CHUENQUE BAY, BAJA CALIFORNIA, MONDAY, APRIL 4
A solitary autobús no larger than a sand flea jams gears and belches smoke as it crawls up the mountain and disappears on the single road to civilization. That’s my bus I am watching vanish. There won’t be another bus for twenty-four hours, if at all. When instinct and years of conditioning tell me to cry out — cry, “Stop! Wait! I’m coming with you!” — why do I hesitate? I look around me at the strangers upon whom my survival now depends and I realize I am not the only one having second thoughts. Why don’t they cry out? The only thing worse than being a fool is knowing that you have fallen into the hands of other fools.
Two days of hard traveling has delivered me to this remote, uninhabited, abruptly beautiful bay south of the small fishing village of Loreto and 150 miles north of La Paz. Chuenque Bay is the jumping-off place for the Southwest Outward Bound School’s thirteen-day sea kayaking course. In the morning we will load our kayaks and paddle south along the western shore of the Baja peninsula. We will camp on barren volcanic islands and sea-locked clear-water coves, wherever there is shelter or a place to land along this jagged coastline where the mountains of the great Sonoran Desert plunge into the Sea of Cortez. Except for a few tiny fishing villages accessible only by boat, nothing human has ever dented this fortress of nature. Having prepared for this trip by taking up jogging and cold turkeying alcohol and other drugs to which my hedonistic system has formed an alliance of two decades, I have wallowed now for several days in sanctimonious glory. Suddenly I feel apprehensive; I came here seeking a simple vehicle for escape, but as I behold the uneasy specter of my new companions and speculate on their motives, I experience a sinking sensation of an actor who has stumbled onto the wrong stage.
Our chief instructor, Ernest Tapley (always called Tap), calls our attention to a phenomenon in the sky: a blinding sun that has been absolute monarch slips behind towering peaks, simultaneously illuminating a full moon that appears as dramatically as the titles on a movie screen. “Many of you may never have seen this before,” Tap says, in a sing-song voice. I study the faces of my eight fellow Outward Bound (OB) students as they bustle around the campfire, a little too ready to go.
Until today, none of us had ever met. A big part of the trip is supposed to be learning to work with strangers against a hostile environment. The students come from Washington, California, New Mexico, Texas, Illinois, Ohio, Virginia, Connecticut, New York. There are two college students, a teacher, an architect, a bank-computer expert, a nurse, a man between jobs and wives,a rich girl on the bum, and me. All have paid $450 tuition plus transportation for the opportunity of experiencing thirteen days of hardship, deprivation, and danger. The youngest is 18 and, at 42, I am the oldest. Also, according to one theory, the best. Kurt Hahn, the crusty old headmaster who founded Outward Bound in Wales in 1941, did so after observing this apparent contradiction: studies of British merchant seamen shipwrecked and cast adrift demonstrated that, contrary to popular belief, it was the older seamen who survived. Hahn concluded that the younger ones lacked a feel for wind and weather, and, more than that, a faith in their own inner resources. Hahn’s first OB course offered seamen thirty days of small-craft training, athletics, hard traveling by compass and chart, rescue training, and practical lessons in why you’d better trust your fellow man. That curriculum is not too different from the ones we’re offered. There are dozens of other OB courses we might have selected — mountaineering in Colorado, sailing off the coast of Maine, backpacking in the Big Bend or Gila Wilderness, white watering in Canada, cycling in Nova Scotia — but no doubt the reason each is here goes somewhere beyond logic. There is something in this confluence of sea and desert that transcends the visceral imperative of mere adventure. In contrast to the land, the sea is a shimmering, live storehouse, a silent world of plenty, a place to be loved and feared and finally to be dealt with. The sea is the reason we are all here.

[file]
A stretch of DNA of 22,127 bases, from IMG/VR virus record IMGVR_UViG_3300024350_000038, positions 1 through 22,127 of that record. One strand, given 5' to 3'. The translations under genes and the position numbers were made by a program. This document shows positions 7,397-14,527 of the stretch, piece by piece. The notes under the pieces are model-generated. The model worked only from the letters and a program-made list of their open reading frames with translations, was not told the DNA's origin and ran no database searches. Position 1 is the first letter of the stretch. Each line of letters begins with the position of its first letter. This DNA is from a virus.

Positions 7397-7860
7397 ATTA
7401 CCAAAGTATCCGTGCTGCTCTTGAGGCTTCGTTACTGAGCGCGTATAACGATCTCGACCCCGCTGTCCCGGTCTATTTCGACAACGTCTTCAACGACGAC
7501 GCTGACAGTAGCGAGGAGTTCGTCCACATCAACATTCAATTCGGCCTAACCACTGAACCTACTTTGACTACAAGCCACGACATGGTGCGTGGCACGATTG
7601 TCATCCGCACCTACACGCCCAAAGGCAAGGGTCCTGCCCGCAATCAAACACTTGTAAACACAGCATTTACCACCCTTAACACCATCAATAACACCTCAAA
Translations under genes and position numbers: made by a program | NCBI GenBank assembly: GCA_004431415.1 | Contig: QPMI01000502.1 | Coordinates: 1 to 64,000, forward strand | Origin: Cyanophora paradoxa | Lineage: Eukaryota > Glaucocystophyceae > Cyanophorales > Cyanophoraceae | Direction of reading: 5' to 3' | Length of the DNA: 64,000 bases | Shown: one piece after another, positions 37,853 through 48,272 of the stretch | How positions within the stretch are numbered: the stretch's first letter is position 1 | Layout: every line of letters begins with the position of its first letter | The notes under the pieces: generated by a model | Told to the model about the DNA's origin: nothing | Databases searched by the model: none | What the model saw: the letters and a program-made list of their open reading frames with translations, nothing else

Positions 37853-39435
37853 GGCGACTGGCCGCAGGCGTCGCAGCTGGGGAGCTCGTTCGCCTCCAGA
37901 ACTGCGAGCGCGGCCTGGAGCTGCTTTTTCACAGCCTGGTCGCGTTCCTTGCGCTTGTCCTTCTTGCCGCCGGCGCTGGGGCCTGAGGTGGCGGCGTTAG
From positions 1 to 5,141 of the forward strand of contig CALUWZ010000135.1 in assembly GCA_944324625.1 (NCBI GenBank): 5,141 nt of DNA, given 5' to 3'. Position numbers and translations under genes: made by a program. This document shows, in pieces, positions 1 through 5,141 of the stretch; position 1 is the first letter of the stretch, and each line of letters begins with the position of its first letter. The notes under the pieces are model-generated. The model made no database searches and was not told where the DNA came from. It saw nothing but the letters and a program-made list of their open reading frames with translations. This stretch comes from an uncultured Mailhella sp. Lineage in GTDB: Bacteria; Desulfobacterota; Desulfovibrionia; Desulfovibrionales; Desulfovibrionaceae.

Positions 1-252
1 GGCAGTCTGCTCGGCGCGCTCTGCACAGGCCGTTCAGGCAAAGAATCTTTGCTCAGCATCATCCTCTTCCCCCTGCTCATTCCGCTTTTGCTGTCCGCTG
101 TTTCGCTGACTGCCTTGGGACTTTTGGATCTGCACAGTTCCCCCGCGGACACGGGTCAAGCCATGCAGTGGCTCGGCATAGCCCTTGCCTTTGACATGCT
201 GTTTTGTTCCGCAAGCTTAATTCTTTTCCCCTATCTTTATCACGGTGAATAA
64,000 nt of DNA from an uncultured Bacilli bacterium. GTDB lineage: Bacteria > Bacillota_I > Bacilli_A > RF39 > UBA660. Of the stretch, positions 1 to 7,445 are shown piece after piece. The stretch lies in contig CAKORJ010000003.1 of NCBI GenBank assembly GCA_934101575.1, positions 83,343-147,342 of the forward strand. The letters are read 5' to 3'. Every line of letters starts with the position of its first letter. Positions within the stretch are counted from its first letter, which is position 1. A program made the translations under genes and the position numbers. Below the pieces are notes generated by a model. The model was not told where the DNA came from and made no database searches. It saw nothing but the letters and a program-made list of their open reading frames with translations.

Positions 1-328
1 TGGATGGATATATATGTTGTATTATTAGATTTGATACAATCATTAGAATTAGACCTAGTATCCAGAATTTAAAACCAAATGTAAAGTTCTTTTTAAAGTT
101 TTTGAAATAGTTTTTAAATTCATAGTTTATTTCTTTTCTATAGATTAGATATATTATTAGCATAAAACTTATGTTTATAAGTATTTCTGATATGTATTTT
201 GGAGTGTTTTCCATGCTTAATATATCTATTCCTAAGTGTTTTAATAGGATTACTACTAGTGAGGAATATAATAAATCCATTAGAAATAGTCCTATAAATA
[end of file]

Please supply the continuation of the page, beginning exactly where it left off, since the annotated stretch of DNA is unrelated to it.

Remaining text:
Mark, a small Japanese American who works for a large Midwestern bank, tells me: “I could have gone to Europe for what this is costing. But what could I do in Europe? Hang around a bunch of old museums? I’m not interested in seeing something someone else did.” This is Mark’s second OB course. Mark’s teeth chatter as he speaks; he zips his windbreaker to the neck and burns his fingers attempting to pour coffee into his tin OB-issue cup. “Maybe we’re all crazy,” says Frank, a tall, wire-haired young man who has LA written all over him and snaps his fingers when he talks. “Hey, man, you’re from Austin! All right! Where it’s at!” Four of the nine students are female and Frank has already connected with the prettiest, a student from Connecticut named Carla. Carla says she wants to prove something to the people back home. Barbi, a tall, thin nurse from Cleveland, replies that the only person she has to prove anything to is herself. Linda, a chubby twenty-year-old rich girl from Virginia, says she is here because it’s real, because she’s sick of people copping out . Ann, a large-boned blonde schoolteacher, believes that by exposing herself to the external pressures of this environment, an inner self will emerge, some being she has lived with but never met.
Frank, Barbi, and Linda supervise the preparation of a thin, underseasoned, meatless stew (Linda doesn’t eat meat, and anyway, there’s not any), then we gather in a circle and listen as Tap outlines the